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Author Topic: Is cold fusion possible, and can nuclear reactors recycle their waste products?  (Read 11973 times)

Offline Cooliorob

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I was wondering... Is cold fusion a viable energy source?  And is there any way to create a fusion/fission reactor where it recycles the waste products?

thanks,
Rob [:o)]
« Last Edit: 07/04/2008 22:44:12 by chris »


 

lyner

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Offline Cooliorob

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Why not? And no to both questions?
 

another_someone

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At present there is inadequate evidence to believe that cold fusion is possible.

As for recycling the waste product of any energy generator, that would amount to a means of producing perpetual energy, which would violate the laws governing the conservation of energy.
 

Offline science_guy

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concerning release of energy in fusion and fission, the waste of such a process could not possibly release energy in the reverse process.  a fundamental law is that a process, when reversed, will have the opposite energy output.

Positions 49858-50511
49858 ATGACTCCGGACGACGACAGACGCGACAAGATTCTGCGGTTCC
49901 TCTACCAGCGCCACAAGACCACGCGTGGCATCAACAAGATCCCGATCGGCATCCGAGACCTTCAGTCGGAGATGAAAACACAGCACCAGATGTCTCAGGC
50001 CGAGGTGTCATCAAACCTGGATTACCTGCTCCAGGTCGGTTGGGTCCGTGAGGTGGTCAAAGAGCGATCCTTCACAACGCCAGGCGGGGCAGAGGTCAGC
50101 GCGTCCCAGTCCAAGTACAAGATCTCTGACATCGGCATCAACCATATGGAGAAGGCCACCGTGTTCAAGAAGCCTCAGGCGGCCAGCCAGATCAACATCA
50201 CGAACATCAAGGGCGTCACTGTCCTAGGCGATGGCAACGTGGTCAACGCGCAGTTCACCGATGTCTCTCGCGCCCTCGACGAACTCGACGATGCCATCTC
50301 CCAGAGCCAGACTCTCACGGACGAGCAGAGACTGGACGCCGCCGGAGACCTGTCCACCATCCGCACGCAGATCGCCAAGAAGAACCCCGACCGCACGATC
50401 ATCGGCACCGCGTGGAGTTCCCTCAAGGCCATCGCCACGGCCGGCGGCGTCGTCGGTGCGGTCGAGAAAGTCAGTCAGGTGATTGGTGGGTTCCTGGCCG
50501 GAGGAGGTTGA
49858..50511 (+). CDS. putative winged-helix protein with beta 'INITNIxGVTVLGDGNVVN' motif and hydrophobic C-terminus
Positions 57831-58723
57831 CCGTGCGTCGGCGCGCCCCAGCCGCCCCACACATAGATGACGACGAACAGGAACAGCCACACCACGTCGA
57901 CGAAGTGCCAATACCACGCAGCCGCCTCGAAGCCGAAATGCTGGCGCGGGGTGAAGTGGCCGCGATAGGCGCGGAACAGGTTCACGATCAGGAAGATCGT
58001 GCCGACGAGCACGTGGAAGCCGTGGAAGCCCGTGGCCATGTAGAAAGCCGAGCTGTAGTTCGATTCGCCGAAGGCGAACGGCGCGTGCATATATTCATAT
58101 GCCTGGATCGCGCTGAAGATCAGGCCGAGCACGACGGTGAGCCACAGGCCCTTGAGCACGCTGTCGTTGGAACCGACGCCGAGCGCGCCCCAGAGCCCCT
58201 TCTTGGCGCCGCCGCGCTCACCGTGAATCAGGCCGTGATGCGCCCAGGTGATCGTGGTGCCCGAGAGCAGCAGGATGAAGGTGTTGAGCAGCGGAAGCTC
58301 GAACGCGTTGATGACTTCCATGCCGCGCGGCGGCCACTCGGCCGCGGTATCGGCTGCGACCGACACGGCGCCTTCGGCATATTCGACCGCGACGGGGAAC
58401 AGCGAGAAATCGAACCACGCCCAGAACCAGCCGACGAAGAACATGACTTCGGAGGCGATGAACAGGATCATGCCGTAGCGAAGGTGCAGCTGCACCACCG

en example is that when you are fusing hydrogen into helium, the energy output is equal to the energy required to split a helium atom into two hydrogen atoms

correct me if I'm wrong, but this is what i've guessed based upon my puny junior-year high-school education.
 

Offline Bored chemist

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If you could get a viable fusion reactor then one thing it would do (for most plausible choices of fuel) is produce a lot of neutrons.
There are some types of radioactive waste that would absorb neutrons and be converted into other isotopes which would either be stable or have much shorter half lives so you wouldn't need to wait long before they decayed into something stable.
However the current fission reactors already produce lots of neutrons; the problem is sorting out the waste to get the right isotopes to make the exercise worthwhile. Isotope separation is tedious and expensive so I don't see how a fusion reactor would help. Neutron irradiation of most waste would make the problem worse.
 

Offline Cooliorob

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hmm... back to fusion, what about the double crystal fusion reactor research done at Renssalaer in '06?  Anyone know if that would work? here's the link.


newbielink:http://news.rpi.edu/update.do?artcenterkey=1358 [nonactive]
 

lyner

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In the small print it is implied that the system doesn't produce 'excess energy' so it isn't suitable to put in your motor car. It seems to be an elegant, portable way of producing neutrons; very useful but not what you are after.
 

Offline Bored chemist

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I said a viable fusion reactor. There are plenty of ways of getting hot fusion, none of them produce any net energy (unless you want to use them as a heater in which case you might get something like 1.00000000001 Kw of heating for each Kw of electricity you put in).